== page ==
Tucked into five square miles of Crown Heights, Prospect-Lefferts Garden, and Flatbush is the epicenter for island culture in the city: Little Caribbean. The trio of Brooklyn neighborhoods may have the most significant population of Caribbean residents outside of the West Indies since the 1960s (thanks to President Johnson reversing decades of a restrictive immigration policy with the Hart-Cellar Act), but it was only designated as an official cultural enclave by Brooklyn Borough President Eric Adams last year.
Official or not, the Caribbean influence is delightfully clear in this part of Kings County. Many businesses boast their island pride on the exterior; in a span of a few blocks you’ll see Jamaican flags proudly waving, hand-painted scenes of palm trees and children in the West Indies surrounding local day-care centers, and vibrant portraits of West African beauties graffitied on store gates.
Even more subtle storefronts offer a glimpse into the rich culture—mannequins wearing vibrant caftans inside Martine’s Dream, Rastafarian influence on sweats and bags peeking out from Moa Anbesa, bottles of ginger beer stocked aplenty behind the steaming buffet in Joy & Snook.
A stroll along Nostrand Avenue is in order to get the most thorough introduction to Little Caribbean. You’ll have a filling taste of the culture within a several-block span, all meant to comfort the stomach and spirit. Must-trys include the oxtail stew–filled roti and salt fish fritters at Royal Bakery & Roti House; doubles (fried flatbread) filled with curried chickpeas alongside Chinese takeout go-tos—served as a tribute to the migrants inhabiting the Greater Antilles—at Trinidad Golden Palace; and hard-to-find produce like cassava and sour tamarind inside Labay Market. Playing to the rest of the senses are retro dancehall and reggaeton tunes blaring from windows and cars, and the sweet scent of plantains being grilled on the sidewalk.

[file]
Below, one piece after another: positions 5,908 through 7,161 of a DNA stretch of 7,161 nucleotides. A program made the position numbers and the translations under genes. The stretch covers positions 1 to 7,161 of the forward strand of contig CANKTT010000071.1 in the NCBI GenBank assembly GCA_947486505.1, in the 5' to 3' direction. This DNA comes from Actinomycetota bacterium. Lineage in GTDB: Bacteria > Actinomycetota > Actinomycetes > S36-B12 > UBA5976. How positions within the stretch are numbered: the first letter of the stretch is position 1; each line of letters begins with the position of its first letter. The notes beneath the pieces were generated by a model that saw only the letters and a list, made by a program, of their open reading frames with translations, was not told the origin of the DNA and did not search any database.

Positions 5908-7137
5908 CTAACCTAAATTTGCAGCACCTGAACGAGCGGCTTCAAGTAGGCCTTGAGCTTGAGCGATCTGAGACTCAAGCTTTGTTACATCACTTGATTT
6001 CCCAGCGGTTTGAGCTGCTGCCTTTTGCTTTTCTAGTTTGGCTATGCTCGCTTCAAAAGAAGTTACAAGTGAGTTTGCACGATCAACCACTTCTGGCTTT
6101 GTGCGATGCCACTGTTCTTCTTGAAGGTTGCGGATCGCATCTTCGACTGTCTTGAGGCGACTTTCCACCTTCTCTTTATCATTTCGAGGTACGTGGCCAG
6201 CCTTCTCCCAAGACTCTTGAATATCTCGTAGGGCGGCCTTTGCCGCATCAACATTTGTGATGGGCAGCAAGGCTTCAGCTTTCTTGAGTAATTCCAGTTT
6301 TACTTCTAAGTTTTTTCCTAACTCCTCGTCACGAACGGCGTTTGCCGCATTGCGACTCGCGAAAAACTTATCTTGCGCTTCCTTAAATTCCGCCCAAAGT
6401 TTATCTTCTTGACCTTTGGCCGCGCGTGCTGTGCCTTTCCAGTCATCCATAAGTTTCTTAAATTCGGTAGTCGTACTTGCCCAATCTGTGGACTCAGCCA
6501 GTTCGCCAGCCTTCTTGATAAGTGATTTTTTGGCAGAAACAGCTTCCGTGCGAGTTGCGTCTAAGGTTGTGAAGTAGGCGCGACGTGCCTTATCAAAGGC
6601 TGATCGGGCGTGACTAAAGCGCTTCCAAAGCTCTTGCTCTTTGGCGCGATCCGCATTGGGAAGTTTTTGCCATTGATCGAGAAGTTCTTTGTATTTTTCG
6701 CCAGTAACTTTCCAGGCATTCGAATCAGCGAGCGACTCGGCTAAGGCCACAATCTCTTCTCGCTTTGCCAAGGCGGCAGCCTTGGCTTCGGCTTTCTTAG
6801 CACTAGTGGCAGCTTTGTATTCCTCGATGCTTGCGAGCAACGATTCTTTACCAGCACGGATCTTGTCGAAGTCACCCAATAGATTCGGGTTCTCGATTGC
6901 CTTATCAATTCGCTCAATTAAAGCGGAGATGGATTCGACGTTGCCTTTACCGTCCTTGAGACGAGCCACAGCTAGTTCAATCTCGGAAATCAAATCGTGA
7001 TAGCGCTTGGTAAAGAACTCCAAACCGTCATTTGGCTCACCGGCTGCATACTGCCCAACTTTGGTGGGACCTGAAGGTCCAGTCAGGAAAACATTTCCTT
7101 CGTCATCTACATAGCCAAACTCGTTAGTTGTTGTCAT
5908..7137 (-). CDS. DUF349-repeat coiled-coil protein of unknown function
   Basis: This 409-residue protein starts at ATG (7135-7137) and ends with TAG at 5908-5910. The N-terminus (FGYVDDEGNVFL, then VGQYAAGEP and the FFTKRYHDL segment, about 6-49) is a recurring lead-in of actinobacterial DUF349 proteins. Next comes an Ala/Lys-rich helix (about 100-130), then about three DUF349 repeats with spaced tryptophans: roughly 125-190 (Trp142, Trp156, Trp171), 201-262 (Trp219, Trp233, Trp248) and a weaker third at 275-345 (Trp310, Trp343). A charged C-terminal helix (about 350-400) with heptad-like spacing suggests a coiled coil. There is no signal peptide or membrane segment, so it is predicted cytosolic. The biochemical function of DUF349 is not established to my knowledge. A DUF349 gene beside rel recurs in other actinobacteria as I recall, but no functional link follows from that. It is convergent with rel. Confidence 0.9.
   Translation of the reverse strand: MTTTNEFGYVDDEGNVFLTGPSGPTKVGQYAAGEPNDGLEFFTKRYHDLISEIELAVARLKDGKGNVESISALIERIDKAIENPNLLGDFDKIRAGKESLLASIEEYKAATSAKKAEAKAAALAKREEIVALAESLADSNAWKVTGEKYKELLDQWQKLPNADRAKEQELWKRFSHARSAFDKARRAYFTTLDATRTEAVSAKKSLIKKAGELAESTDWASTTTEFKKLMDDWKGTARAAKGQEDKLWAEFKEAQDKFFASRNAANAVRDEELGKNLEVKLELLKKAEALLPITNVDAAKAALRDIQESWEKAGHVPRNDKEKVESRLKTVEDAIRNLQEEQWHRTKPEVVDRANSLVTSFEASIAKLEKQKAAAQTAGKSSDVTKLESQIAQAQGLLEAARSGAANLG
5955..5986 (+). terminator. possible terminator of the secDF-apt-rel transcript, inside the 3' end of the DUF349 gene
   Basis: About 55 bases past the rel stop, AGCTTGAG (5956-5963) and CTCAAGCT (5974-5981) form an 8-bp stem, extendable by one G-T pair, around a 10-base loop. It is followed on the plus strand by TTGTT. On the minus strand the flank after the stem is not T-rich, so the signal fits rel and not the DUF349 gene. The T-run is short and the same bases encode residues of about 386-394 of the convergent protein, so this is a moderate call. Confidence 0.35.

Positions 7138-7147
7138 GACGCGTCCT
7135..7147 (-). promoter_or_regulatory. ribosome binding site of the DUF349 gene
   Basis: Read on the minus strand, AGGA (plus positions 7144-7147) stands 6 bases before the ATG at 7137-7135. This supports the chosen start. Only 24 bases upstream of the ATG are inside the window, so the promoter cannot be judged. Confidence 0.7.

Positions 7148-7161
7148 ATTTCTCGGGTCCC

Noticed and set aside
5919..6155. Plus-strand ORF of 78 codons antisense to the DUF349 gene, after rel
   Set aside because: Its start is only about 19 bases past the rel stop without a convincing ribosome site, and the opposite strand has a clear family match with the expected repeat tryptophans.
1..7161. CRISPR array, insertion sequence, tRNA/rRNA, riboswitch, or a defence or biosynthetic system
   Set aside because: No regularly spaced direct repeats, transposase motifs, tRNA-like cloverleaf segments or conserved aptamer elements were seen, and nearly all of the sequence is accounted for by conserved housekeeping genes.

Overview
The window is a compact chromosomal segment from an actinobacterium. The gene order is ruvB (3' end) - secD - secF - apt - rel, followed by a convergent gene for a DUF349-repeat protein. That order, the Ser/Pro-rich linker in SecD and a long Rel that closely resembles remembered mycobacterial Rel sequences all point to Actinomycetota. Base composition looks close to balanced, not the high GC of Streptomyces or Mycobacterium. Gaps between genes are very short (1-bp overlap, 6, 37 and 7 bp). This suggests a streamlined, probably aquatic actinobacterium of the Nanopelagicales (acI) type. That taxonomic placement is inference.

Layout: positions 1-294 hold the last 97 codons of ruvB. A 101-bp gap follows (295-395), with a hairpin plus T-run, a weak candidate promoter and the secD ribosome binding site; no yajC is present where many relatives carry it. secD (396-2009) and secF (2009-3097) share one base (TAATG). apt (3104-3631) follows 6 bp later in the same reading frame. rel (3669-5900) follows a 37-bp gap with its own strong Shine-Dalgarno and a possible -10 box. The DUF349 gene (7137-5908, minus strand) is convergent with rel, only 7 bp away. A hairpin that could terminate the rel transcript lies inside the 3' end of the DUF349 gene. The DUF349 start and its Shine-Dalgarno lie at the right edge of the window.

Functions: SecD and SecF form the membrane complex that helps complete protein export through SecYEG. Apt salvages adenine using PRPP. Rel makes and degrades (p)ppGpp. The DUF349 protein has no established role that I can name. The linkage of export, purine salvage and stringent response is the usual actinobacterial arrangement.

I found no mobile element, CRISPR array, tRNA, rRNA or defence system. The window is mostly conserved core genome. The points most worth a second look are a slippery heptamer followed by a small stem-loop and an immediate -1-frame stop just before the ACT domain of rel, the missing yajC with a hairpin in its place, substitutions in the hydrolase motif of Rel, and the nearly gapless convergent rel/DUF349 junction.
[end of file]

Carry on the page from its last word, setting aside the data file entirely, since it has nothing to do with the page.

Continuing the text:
Trendy eateries moving into historic neighborhoods often disgruntle the locals and inspire the occasional uprising, but these newcomers have embraced the area’s roots. Sticking out in vivid teal on the corner of Franklin and Lincoln is Glady’s, a Jamaican surf shack made to brighten up even the darkest winter day.
Its owner, chef Michael Jacober, is a self-proclaimed token “white Jewish guy who makes Caribbean food.” Even so, the former Per Se protégé stays true to the islands; he covers everything from fried chicken to a whole lobster in jerk seasoning and pairs his dishes with well-sourced rum, including an Atlantico (Dominican Republic) and a 12-year Zaya (Trinidad).